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Optimising the chassis

New advanced steels lightweight critical chassis components

One of the most important structures in a vehicle is the chassis system. Forming the under-structure of a vehicle, the chassis includes of a series of fundamental components which manage vehicle dynamics, comfort, suspension, and steering. Chassis parts are also critically important to passenger safety, particularly when unexpected events occur while the car is in motion. An S-in motion® study from ArcelorMittal shows how OEMs can maintain the safety of the chassis while achieving significant weight savings with ArcelorMittal’s advanced high strength steels.

The scope of ArcelorMittal’s S-in motion® Chassis study covered both pick-up trucks and passenger vehicles

The goal of S-in motion® is to identify cost-effective steel solutions OEMs can utilise to ensure their fleets meet emission regulation targets while maintaining vehicle safety, comfort, and performance. ArcelorMittal’s S-in motion® solutions have helped carmakers achieve significant weight reductions on their vehicles with the most advanced high strength steels (AHSS) available today. Several chassis applications were examined as part of S-in motion® – and the weight saving potential is significant.

As part of the study, the most common chassis parts (such as lower control arms, front subframe, rear multi-link subframe, and rear twist beams) were redesigned using AHSS. Weight savings of between 15 and 26 percent were achieved.

Some of the parts studied included (from left to right): twist beam, suspensions, lower control arms, front subframe, pick-up truck frame and rear multi-link subframe

Specific requirements for chassis parts

Chassis parts must provide adequate stiffness for the vehicle while resisting cyclic, incidental, and accidental loads. They also need to resist the effects of aggressive corrosion environments as they are located close to the road. In order to meet these highly specific criteria, ArcelorMittal has developed AHSS for cold stamping with specific properties including excellent forming and fatigue properties.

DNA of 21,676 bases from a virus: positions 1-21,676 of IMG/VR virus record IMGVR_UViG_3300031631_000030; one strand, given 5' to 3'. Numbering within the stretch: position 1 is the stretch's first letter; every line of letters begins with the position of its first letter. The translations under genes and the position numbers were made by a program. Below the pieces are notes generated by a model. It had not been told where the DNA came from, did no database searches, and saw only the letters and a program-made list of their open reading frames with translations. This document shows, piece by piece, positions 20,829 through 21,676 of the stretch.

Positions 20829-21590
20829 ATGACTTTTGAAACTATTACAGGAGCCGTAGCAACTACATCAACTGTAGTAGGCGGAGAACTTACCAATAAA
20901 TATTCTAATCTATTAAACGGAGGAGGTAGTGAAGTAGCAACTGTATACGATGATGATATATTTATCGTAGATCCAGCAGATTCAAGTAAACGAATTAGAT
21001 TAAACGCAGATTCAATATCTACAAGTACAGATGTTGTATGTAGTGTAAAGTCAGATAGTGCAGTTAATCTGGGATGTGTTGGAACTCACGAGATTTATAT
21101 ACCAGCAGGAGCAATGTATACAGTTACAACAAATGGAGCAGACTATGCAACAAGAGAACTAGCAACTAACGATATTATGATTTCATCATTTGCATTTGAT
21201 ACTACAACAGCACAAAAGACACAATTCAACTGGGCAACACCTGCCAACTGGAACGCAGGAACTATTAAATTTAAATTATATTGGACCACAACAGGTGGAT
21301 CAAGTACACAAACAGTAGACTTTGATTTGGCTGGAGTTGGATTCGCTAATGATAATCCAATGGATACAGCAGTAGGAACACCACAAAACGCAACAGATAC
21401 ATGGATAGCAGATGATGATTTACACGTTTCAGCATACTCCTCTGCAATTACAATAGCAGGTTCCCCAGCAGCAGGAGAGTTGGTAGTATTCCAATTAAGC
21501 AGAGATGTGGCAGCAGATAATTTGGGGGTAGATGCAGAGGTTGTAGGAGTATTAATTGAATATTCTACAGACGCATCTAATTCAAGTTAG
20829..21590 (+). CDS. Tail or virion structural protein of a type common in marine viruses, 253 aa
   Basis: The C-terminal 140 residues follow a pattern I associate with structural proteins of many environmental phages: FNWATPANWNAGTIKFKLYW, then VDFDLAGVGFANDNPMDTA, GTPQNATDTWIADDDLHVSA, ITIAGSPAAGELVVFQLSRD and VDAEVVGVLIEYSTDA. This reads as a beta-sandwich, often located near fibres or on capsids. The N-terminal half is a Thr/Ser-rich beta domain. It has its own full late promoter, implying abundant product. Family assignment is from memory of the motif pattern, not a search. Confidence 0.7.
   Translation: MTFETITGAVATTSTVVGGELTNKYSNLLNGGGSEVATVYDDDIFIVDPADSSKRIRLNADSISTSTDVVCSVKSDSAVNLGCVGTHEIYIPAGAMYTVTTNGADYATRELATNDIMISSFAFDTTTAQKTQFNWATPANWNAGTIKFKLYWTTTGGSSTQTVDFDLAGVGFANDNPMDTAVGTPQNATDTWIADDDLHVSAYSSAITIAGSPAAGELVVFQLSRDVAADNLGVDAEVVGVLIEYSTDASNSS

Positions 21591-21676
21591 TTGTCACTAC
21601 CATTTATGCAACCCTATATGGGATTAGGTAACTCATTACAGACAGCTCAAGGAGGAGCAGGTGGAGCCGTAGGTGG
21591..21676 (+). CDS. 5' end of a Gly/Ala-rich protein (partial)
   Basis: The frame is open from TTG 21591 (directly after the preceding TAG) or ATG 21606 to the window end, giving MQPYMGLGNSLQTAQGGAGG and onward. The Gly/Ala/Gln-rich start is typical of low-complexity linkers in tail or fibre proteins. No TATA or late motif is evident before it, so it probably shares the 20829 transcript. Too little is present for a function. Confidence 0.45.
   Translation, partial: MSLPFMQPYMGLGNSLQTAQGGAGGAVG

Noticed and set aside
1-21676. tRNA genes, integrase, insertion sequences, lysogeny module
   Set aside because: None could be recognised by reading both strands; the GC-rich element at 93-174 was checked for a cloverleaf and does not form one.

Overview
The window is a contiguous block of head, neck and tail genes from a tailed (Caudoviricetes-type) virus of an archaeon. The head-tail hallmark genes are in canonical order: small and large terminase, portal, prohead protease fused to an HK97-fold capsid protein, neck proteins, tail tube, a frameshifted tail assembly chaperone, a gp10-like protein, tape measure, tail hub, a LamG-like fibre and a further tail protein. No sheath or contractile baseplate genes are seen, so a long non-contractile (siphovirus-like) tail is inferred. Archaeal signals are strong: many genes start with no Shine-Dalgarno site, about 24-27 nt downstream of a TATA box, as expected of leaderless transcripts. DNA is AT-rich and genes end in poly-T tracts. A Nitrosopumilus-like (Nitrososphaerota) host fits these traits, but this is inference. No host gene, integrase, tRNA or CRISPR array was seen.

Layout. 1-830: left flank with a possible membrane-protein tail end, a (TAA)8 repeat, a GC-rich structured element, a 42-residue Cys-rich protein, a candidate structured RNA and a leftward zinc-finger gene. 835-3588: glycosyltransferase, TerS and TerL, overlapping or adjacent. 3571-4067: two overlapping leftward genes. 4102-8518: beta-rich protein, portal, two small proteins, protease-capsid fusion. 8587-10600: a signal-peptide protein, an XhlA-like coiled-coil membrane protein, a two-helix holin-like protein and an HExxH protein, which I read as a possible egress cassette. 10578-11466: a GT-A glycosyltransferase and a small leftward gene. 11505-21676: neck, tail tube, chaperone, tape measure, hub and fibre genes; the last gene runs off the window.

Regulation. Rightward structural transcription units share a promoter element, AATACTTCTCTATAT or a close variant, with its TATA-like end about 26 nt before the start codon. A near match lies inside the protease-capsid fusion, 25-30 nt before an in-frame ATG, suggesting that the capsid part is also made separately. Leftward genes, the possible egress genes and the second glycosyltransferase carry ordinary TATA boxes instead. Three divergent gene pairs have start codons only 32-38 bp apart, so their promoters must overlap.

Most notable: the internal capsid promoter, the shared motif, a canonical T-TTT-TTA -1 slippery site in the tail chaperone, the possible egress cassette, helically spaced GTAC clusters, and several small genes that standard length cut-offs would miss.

During the development of these grades, the properties of the steels were optimised to facilitate the manufacturing of chassis components. The modifications enhanced cut edge formability and the hole expansion properties of the steels, allowing OEMs to design chassis parts with flanged edges and stretched holes.

Parts were assessed for their production feasibility and against different crash load cases

New cold stamping grades for chassis applications

One of the grades ArcelorMittal has developed for chassis applications is FB590HHE (HHE stands for High Hole Expansion). This exceptional hot rolled ferrite-bainite steel offers excellent hole expansion. The grade allows OEMs to optimise the formability and manufacturing of cold stamped parts with flanged holes and stretched edges such as lower control arms.

The most promising grade for significant weight reduction is CP800SF, a hot rolled steel suitable for stretch forming (SF). This grade was developed with an ultimate tensile strength (UTS) of 800 MPa. Hardening is achieved through a micro-alloyed complex phase microstructure.

CP800SF was used to form the lower control arms, achieving a weight reduction of 16 percent compared to the baseline

The ultimate AHSS for chassis applications is the cold rolled grade CP1000SF (Stretch Flangeable). The steel has a UTS of 1000 MPa while offering excellent stretch flangeability. In the S-in motion® Chassis study, the grade was used in combination with hot rolled CP800SF to achieve weight reductions of 15 percent on the engine cradle.

The use of CP800SF and CP1000SF enabled the weight of the engine cradle to be reduced by 15 percent

Hot stamping solutions also examined

The S-in motion® Chassis study also assessed hot stamping solutions. Hot stamped parts typically exhibit good geometry and better fatigue properties. The hot stamping process allows the design of more complex part geometries, fewer forming steps, and higher mass savings. For example, a study of a lower control arm showed that hot stamped Usibor® 1500 could be used to achieve a 26 percent reduction in mass compared to a cold rolled solution.

In addition to these new grades, ArcelorMittal has also extended our coating offer to meet the corrosion resistance performance targets required for chassis components. For some applications, the steel can be provided with a thicker zinc coating than normal. Parts can also be finished with ArcelorMittal’s exceptional new Zagnelis® Protect coating which offers a very high level of corrosion resistance.

ArcelorMittal’s latest S-in motion® study for chassis components demonstrates again that significant weight savings are achievable at little to no additional cost using the latest AHSS. The steels are already available in most regions of the world and can be implemented in production vehicles today.

More info:

Want to discover more best-in-class solutions for chassis applications? Register to watch our webinar by clicking here.